• cheap to free data plans – this still has to happen and may be the biggest barrier to entry
  • tools and platforms to make the nontrivial technology and user experiences described above happen for many applications and content in as cost effective and rapid way as it did for the web

WAP and mobile application development

Posted in mobile platforms on February 10, 2007 by Adam
Some of you may be using our Mobile Movie Times application or seen the demos of our various other mobile consumer apps. You may say “that sure looks a lot better than WAP”. Yes, all of our apps are locally executing rich clients optimized for their devices. Many of you may have noticed that most consumer-focused large web properties are pursuing (google, yahoo, ebay) are also not building WAP portals but instead focusing on locally executing optimized apps targeting a particular platform. So why is this? WAP’s been around for years. What’s wrong with it?The big problems with WAP that we see are no ability to execute functionality locally, lack of separation of presentation and data, a murky future standards picture, no ability to work with data offline, and no ability to take advantage of an increasingly diverse set of mobile device capabilities.For the record, there are several applications and use cases where none of these are problems, especially one way delivery of text only information. It may be that in an effort to allow an application to run on as many platforms as possible without rewriting them as native locally executing apps that use of WAP on some devices can be a way to multiply the payoff of investing in building the backend of a mobile application. That said, for most applications the following issues all inhibit WAP from delivering a truly optimal user experience on targeted devices<h3>Executing Logic Locally</h3>
The best applications (mobile, web-based and desktop) all execute some portion of their logic locally. This can be for:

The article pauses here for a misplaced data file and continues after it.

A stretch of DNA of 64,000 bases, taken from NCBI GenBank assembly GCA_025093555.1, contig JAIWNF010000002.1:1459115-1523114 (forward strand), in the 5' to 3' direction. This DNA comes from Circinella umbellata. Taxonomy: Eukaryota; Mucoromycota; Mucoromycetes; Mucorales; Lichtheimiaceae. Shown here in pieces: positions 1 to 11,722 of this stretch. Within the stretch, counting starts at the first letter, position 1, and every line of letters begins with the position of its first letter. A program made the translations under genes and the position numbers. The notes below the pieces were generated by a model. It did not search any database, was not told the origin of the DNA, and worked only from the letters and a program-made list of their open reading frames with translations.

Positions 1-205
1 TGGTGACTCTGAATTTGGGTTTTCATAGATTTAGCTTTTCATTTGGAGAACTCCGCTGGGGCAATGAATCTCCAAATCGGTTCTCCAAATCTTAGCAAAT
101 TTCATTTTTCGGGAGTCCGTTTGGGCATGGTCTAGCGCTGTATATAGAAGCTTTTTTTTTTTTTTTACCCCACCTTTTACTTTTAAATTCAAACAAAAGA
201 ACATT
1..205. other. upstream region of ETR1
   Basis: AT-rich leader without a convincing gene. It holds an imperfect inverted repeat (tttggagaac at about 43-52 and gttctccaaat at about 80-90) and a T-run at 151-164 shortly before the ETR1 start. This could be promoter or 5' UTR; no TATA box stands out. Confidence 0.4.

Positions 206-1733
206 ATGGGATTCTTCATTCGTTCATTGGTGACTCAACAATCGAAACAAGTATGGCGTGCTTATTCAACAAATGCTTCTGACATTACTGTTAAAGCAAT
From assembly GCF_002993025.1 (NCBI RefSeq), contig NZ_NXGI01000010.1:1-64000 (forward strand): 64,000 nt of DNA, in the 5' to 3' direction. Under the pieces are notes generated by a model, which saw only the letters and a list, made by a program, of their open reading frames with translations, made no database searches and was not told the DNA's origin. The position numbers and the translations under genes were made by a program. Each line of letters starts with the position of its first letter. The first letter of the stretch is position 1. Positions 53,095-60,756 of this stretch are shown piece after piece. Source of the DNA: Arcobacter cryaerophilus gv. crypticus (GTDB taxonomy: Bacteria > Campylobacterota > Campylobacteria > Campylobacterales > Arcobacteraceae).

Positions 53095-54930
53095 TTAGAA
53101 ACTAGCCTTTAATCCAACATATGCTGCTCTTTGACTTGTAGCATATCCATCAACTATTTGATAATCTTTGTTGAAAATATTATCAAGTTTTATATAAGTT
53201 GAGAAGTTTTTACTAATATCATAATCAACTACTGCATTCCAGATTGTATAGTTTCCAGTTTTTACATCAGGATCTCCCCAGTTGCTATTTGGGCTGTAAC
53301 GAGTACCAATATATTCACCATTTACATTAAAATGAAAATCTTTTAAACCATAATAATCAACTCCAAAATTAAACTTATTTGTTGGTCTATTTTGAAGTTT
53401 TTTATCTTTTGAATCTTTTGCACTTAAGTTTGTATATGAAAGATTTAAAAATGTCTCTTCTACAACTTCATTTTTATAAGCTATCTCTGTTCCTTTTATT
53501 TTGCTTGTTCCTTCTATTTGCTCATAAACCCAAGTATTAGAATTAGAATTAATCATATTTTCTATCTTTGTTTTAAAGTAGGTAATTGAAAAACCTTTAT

• validation
  • modifying forms, menus and screen display based on user behavior
  • rapidly showing different data based on user actions and interests without roundtrips to the server

These ideas are behind much of the current trend of Ajax-oriented websites: highly responsive, interactive, adaptive web pages and user interfaces.

WAP sites don’t do this and they don’t have enough of a scripting model to enable these features. AJAX-capable browsers can try to do these things (the pros and cons of mobile Ajax browsers are the subject of another post). But most web and mobile app providers trying to create optimal user experiences are building “native applications” in the APIs of the mobile platform to achieve these benefits.

Separating Presentation and Data

Neither WAP nor traditional HTML pages separate presentation from data. Form controls and their embedded data are tied together in one stream of information. This is why most WAP sites that interact with users are painfully slow. By contrast, optimized native applications run locally on the device and send only the changed data back and forth. It is possible to approximate these benefits with Ajax and other use of Javascript on a mobile browser, but it is inherently more difficult and the data exchange less efficient (again, we’ll talk more about Ajax browsers later).

Future Standards